"I think it's getting bigger, too," he said.

"Bigger?"

"By a few feet every day."

"What can be the purpose of this?" I said.

"Maybe," he said, "it's just what it seems."

From here I could not see the bottom. Someone thought you could from an airplane. "It looks like that copper mine in Utah," one of the teenagers said. "What do you call it?"

Nobody knew. As I stood there, I remembered the ant lion cones of my childhood. Like the little craters that raindrops left in the dust, but different.

You edged in a grain of sand. At the bottom, a gray back could be seen, sending up spouts of sand, covering itself over and over. I don't know what the whole insect looked like. But if an ant wandered over the edge of the cone, he lost his footing and inevitably slid to the bottom.



"Be careful of women," Jarvis said. "The Bugs have introduced some females. That is, they appear to be females. Sometimes, their whole exoskeleton is composed of thousands of smaller arthopods. They seem to be forming some kind of massive hive. Whatever it is, the illusion is very convincing. Altered pheromones are introduced, to make sterile females exceptionally attractive, so we will mate with them and die off."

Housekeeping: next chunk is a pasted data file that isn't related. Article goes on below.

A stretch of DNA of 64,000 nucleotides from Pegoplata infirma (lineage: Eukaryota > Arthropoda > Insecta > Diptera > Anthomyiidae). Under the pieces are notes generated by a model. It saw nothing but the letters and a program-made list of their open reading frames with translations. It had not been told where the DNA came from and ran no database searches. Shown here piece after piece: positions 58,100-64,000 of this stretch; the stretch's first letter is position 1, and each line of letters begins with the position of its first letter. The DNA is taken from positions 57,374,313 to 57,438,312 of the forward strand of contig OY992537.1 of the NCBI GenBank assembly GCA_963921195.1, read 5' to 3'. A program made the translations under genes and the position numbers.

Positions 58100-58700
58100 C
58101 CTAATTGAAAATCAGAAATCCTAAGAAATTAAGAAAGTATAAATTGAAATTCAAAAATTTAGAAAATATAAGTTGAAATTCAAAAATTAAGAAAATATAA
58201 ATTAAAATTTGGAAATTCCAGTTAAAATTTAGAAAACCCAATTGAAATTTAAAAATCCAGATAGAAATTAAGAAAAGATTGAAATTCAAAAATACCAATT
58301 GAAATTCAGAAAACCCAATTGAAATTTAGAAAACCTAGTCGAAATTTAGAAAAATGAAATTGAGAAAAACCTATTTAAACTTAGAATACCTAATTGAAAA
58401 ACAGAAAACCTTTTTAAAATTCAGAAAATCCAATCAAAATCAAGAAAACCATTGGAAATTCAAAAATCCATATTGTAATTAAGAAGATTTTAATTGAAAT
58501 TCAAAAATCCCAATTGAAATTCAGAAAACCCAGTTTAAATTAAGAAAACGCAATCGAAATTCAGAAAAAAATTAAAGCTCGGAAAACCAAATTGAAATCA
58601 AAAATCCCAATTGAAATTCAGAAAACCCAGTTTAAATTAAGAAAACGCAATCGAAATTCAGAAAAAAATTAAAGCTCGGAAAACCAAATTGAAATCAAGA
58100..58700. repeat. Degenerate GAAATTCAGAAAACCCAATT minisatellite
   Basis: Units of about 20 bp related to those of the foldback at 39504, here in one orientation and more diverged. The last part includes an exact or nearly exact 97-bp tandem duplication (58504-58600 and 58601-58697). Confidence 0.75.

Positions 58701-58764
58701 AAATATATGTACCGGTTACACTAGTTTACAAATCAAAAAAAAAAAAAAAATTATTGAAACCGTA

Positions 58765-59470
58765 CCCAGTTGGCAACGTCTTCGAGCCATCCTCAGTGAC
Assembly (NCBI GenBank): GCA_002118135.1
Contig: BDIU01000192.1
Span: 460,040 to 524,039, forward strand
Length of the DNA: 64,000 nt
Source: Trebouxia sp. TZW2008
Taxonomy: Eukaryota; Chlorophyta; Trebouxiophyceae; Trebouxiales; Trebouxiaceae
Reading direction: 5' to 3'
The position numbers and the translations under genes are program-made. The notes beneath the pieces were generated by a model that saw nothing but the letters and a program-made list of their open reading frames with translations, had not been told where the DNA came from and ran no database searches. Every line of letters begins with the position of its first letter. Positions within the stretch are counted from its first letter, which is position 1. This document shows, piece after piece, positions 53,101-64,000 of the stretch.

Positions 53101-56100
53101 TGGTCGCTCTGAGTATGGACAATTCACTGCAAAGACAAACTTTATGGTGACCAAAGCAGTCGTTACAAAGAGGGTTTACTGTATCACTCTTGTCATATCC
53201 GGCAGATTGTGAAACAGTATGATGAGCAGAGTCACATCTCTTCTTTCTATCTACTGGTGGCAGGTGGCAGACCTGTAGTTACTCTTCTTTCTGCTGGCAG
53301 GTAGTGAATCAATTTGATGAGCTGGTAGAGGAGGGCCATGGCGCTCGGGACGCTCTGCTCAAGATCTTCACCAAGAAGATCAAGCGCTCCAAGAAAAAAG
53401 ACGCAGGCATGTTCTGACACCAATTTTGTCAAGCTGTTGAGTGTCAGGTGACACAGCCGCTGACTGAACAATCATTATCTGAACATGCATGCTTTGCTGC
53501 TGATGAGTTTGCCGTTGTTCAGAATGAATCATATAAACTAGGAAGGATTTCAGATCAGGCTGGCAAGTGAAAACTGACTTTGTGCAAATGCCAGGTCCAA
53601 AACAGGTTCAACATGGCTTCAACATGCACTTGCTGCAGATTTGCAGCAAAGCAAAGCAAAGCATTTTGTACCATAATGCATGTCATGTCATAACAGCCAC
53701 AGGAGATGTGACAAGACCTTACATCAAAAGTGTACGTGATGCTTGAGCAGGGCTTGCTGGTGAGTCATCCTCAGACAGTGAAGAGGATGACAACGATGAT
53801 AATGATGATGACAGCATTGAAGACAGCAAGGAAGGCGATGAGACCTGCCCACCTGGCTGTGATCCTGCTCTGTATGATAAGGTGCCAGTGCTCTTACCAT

I went into a bar to get out of the rain. The bartender was watching The People's Court. He apologized: the cable was shut down, for some reason.

Outside, it rained harder. Crickets crawled across the damp floor. Moths circled the lightbulbs.

Someone on television said they were from Bullhead City, Arizona, and we both laughed.

A girl came in and sat down on the stool next to me.

"Buy me a drink," she said.

I asked her what she liked.

"Bourbon."

I ordered two bourbons, and we stared at each other. She had blonde doll's hair and rubbery, poreless skin. I offered her a cigarette and asked her name.

"Patty."

The bourbon came. It was like inhaling carpet tacks.

She asked me where I was from and I told her. We talked about all the good things here in Kansas City you couldn't get in the rest of the country. She wore a necklace of pop beads.

Her hair smelled of polymers, but beneath that was another, metallic odor - like old buildings, cockroaches. I had a tingling erection, like in a wet dream. When I snuck a glance at my gas detector, it registered positive.

"Know a place we can get real bourbon," she said. "Real catfish."

Her lips and her words were moving at different speeds.